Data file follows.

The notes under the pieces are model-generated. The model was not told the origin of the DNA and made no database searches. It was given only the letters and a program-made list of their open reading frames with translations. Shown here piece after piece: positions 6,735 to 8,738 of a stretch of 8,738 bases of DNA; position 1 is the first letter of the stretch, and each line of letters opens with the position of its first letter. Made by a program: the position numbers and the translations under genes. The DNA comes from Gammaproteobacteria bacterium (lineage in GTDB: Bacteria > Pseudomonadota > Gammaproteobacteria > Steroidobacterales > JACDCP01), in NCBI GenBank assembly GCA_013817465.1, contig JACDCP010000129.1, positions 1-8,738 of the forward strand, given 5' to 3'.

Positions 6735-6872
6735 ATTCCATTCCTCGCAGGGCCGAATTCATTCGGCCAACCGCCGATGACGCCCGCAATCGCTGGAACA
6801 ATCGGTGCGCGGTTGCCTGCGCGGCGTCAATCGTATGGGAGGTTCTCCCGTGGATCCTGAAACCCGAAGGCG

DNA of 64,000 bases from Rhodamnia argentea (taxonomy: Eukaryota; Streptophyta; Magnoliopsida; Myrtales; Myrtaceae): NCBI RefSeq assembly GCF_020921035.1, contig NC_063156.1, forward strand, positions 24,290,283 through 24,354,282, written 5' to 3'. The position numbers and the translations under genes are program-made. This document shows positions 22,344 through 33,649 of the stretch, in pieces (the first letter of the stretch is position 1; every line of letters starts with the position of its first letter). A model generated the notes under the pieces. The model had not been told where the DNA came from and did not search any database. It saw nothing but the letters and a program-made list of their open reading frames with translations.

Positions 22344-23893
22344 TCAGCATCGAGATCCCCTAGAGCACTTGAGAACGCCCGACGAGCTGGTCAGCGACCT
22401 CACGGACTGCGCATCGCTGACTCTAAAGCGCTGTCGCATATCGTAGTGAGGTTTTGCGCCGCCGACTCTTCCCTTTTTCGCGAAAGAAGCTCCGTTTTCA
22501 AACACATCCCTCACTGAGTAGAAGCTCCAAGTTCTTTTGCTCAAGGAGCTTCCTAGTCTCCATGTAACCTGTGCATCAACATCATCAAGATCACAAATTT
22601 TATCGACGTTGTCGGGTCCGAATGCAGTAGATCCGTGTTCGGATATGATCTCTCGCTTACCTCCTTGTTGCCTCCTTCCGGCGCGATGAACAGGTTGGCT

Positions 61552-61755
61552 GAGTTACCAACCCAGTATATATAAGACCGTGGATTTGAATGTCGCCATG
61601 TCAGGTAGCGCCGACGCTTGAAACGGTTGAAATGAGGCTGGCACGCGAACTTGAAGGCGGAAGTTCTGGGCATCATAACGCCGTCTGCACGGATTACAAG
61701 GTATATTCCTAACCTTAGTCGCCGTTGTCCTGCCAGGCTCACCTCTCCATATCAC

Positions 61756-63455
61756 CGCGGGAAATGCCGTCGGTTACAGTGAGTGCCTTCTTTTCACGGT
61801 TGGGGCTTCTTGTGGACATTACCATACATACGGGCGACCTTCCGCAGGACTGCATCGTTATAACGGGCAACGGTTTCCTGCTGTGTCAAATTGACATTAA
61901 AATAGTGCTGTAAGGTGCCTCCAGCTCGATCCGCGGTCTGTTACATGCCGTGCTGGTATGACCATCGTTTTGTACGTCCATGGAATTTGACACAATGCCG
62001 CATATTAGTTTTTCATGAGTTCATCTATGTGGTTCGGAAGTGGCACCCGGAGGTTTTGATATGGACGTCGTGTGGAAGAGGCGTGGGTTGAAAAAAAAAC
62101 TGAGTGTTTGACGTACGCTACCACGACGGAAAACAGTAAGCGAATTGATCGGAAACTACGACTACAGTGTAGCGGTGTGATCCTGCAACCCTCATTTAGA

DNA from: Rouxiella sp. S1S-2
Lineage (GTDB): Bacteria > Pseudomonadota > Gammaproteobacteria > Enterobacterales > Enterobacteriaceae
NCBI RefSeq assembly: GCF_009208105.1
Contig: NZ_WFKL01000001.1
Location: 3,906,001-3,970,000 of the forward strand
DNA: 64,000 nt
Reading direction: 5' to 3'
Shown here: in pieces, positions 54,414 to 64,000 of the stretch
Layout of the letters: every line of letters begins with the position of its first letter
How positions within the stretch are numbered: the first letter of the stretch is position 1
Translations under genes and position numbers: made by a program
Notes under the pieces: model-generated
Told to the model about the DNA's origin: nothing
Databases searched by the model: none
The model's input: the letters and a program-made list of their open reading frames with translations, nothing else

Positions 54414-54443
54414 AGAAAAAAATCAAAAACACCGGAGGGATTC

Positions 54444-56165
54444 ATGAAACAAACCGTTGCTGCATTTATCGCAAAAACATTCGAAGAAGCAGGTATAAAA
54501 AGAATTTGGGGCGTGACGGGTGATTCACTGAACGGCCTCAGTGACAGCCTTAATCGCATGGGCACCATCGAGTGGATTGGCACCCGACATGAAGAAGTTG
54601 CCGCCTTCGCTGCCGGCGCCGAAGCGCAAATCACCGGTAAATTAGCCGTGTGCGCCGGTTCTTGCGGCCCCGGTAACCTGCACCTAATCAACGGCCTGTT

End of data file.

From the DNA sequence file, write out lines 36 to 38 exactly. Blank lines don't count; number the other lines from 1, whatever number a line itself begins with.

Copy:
Positions 54414-54443
54414 AGAAAAAAATCAAAAACACCGGAGGGATTC

Positions 54444-56165